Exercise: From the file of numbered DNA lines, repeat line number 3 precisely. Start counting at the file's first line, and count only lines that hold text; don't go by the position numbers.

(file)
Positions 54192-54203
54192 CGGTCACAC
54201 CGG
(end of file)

54201 CGG